Editor's Note: This ET feature series is intended as an introduction to this exciting area of experimental mechanics. It aims to increase awareness of active materials and to promote their consistent characterization by disseminating best practices from leading researchers in the field. Each article in the series will address the characterization of one commercially significant active material. Series editors: Nilesh D. Mankame and Paul W. Alexander.
Tips and Tricks for Characterizing Shape Memory Wire Part 5: Full-Field Strain Measurement by Digital Image Correlation
Version of Record online: 16 MAY 2011
© 2011, GM Global Technology Operations Inc. Experimental Techniques (2011) © 2011, Society for Experimental Mechanics
Volume 37, Issue 3, pages 62–78, May/June 2013
How to Cite
Reedlunn, B., Daly, S., Hector, L., Zavattieri, P. and Shaw, J. (2013), Tips and Tricks for Characterizing Shape Memory Wire Part 5: Full-Field Strain Measurement by Digital Image Correlation. Experimental Techniques, 37: 62–78. doi: 10.1111/j.1747-1567.2011.00717.x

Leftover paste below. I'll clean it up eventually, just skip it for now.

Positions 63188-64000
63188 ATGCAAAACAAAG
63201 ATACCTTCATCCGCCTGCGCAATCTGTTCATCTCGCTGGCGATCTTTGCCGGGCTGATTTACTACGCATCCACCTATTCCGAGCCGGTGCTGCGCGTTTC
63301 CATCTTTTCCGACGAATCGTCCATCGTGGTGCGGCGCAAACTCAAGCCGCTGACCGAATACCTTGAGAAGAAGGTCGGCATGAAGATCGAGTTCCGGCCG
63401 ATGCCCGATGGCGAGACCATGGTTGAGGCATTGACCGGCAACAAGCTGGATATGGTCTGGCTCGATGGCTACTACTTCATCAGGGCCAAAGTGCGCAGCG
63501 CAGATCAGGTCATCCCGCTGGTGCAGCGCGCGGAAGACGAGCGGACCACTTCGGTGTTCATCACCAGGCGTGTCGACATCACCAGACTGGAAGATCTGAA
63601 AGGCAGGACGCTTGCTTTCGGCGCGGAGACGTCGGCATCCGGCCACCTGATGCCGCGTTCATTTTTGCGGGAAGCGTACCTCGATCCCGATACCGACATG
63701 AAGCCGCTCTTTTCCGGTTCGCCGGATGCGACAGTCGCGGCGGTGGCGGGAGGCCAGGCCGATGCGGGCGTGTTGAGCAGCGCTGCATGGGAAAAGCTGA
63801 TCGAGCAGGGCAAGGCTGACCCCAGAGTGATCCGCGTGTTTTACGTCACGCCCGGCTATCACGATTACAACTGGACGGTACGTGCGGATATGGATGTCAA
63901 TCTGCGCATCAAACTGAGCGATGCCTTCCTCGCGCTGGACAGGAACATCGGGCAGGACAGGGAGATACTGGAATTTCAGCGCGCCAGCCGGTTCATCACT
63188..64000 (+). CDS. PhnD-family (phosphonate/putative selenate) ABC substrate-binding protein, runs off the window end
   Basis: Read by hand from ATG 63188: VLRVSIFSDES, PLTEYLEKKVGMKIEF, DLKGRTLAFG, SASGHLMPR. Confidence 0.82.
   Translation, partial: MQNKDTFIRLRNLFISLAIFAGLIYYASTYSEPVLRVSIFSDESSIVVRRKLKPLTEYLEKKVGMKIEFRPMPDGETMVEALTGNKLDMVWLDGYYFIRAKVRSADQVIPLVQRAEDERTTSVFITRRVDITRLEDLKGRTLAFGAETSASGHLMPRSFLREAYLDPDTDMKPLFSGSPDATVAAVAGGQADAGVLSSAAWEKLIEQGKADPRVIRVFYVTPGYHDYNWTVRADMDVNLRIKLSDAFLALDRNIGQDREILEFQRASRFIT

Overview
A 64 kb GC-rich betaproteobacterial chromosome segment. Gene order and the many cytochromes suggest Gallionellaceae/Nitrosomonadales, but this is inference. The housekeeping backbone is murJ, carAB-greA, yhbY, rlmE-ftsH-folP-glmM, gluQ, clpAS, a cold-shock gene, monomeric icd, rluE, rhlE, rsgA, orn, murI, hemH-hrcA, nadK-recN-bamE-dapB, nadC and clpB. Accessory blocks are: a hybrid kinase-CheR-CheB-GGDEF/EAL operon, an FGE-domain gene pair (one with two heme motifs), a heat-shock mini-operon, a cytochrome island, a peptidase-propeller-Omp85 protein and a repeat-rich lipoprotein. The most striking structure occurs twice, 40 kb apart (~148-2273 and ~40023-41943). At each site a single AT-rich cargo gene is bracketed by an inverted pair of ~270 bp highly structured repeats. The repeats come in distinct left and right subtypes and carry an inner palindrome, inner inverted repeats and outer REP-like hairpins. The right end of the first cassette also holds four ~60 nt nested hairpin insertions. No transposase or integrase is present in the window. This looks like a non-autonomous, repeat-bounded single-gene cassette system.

- Issue online: 1 MAY 2013
- Version of Record online: 16 MAY 2011
- Received: August 25, 2010; accepted: November 29, 2010
- Digital Image Correlation;
- Material Behaviors
This is the fifth paper in a series on the experimental characterization of shape memory alloy (SMA) wires. In this installment we focus on the use of digital image correlation (DIC) to measure the strain field on the surface of the wire. After a brief overview of the principles and mathematics behind DIC, two different thermo-mechanical tension tests using DIC are presented to demonstrate the technique. The first experiment consists of Joule heating a shape memory (SM) wire to induce the shape memory effect, using 2-D DIC to measure the strain field. The second experiment measures the response of a superelastic (SE) wire to mechanical cycling at room temperature, using 3-D DIC to measure the strain field and an infrared camera to measure the temperature field. In addition to describing the experimental results, attention is paid to specimen preparation and the two experimental setups. Many of the challenges and precautions associated with using DIC are discussed, along with practical recommendations for specimen speckle patterns, digital photography, and data post processing.